“AIBA pay the money to support (the U.S. WSB) franchise, from our budget. But our support did not get USOC’s attention. I say, `You have to support your boxing, to bring back your glory.’ You used to get five gold medals (at the 1976 Montreal Olympics), nine gold medals (1984, Los Angeles). Now you have zero, except for women. Why? Because nobody pay attention. Nobody cares.
“If somebody really cares, then put money in. Bring in the best boxers. Bring in the best coaches. Centralize. USA is 50 states. Everyone independent. Boxing federation is only symbolic. What power they got? No money. Bad cycle. Worst of the worst.”
Maybe, if the next Sugar Ray Leonard or Oscar De La Hoya were to emerge in Rio in 2016, the bleak landscape might brighten for the U.S. Dr. Wu said the WSP and APB will create Olympic boxers with star power, at least for other countries, and America badly needs someone who can jab and hook his way into the spotlight and make it his own.
“You have no brilliant boxer. No star,” Dr. Wu told two visiting reporters from the Philadelphia area. “Difficult to get marketing, sponsorship. But (the U.S. has) many good boxers. Just need intensive training.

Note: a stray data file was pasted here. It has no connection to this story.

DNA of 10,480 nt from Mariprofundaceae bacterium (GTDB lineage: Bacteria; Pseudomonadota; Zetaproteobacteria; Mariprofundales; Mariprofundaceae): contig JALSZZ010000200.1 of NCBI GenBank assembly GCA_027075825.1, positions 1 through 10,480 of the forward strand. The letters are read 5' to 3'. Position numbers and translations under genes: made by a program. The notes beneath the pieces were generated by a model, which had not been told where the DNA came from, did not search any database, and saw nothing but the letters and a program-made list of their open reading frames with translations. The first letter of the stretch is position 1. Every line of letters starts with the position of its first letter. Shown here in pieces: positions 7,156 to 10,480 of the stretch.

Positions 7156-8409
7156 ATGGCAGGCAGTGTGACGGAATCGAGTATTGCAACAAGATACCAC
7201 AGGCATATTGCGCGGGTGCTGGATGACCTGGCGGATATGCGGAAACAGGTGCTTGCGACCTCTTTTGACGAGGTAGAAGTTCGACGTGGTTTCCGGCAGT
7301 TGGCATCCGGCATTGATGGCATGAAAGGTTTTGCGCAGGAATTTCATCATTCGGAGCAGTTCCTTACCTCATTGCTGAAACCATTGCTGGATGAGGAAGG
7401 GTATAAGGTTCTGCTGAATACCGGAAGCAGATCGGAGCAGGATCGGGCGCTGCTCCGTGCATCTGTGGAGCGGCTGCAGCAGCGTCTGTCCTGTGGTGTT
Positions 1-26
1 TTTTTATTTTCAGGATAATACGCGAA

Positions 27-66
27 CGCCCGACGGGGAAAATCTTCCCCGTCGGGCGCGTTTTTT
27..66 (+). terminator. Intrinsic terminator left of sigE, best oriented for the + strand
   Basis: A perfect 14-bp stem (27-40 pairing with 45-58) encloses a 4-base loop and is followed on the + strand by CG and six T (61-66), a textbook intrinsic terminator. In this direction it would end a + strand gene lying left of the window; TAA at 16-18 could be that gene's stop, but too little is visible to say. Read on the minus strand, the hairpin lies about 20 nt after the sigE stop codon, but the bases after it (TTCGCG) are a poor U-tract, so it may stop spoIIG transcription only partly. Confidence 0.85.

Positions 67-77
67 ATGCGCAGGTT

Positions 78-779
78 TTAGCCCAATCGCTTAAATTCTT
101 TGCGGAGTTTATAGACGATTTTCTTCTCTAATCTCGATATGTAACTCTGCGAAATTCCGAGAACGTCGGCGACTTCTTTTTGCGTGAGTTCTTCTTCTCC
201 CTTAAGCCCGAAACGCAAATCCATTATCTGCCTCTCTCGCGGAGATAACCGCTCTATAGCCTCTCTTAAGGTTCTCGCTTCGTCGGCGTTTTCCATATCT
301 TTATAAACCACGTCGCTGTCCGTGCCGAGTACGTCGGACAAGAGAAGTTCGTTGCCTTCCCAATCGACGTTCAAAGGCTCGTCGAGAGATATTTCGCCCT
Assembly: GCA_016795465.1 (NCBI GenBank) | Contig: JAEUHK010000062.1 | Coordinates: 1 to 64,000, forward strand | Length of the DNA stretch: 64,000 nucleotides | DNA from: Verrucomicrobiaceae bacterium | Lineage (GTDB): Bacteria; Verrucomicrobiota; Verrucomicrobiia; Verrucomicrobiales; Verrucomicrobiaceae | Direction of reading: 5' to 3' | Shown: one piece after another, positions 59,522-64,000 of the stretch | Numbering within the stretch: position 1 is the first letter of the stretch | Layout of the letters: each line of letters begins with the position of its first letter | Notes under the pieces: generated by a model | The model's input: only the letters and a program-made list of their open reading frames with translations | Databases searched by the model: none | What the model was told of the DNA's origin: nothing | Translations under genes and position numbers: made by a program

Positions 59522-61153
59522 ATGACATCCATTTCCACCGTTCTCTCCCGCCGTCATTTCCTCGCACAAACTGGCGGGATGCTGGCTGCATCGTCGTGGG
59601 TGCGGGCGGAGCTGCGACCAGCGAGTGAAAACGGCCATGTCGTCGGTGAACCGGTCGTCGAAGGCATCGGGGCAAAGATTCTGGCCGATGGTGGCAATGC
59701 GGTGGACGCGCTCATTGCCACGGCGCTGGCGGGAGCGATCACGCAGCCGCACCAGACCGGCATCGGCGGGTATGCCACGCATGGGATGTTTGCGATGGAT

“Once you have one gold medal, two gold medals, everything change. That is my experience.”
And if anyone knows how to bring about change, as difficult as the process sometimes is, it is the guy who took a scrub brush to a soiled AIBA. Then again …
“In the end, the bureaucracy wins out. You can’t beat City Hall,” Teddy Atlas, who called the bouts for NBC-TV at the London Olympics, earlier this year said of his doubts that the situation has changed all that much. “The same old crap goes on and on and on. Olympic boxing has become a joke. It’s not even relevant any more. The scoring is ludicrous. You see a guy from Japan drop a guy from Azerbaijan seven times and he still loses the fight … I mean, come on.”
Dr. Wu hears the complaints and he acknowledges that much work still needs to be done. In the 2016 Olympics, three of the five assigned judges for any bout will be randomly selected by a computer and their only their scores will be tabulated. It’s not a perfect system, but it’s better than what had been in place. And judges and referees whose work is suspect can expect to be weeded out.
Virgets said there always will be controversial decisions in Olympic boxing, because opinions will differ on the outcome of any match that is subjectively scored. But he pointed out to the enthusiasm he witnessed during the first women’s boxing competition as proof that the sport remains alive and relatively well at the Olympic level.
“Every single session sold out, in a venue with 5,400 seats,” Virgets recalled. “it was one of the toughest tickets to get. During the finals, the decibel level was, like, 10 times that of a jet plane taking off. An incredible atmosphere.”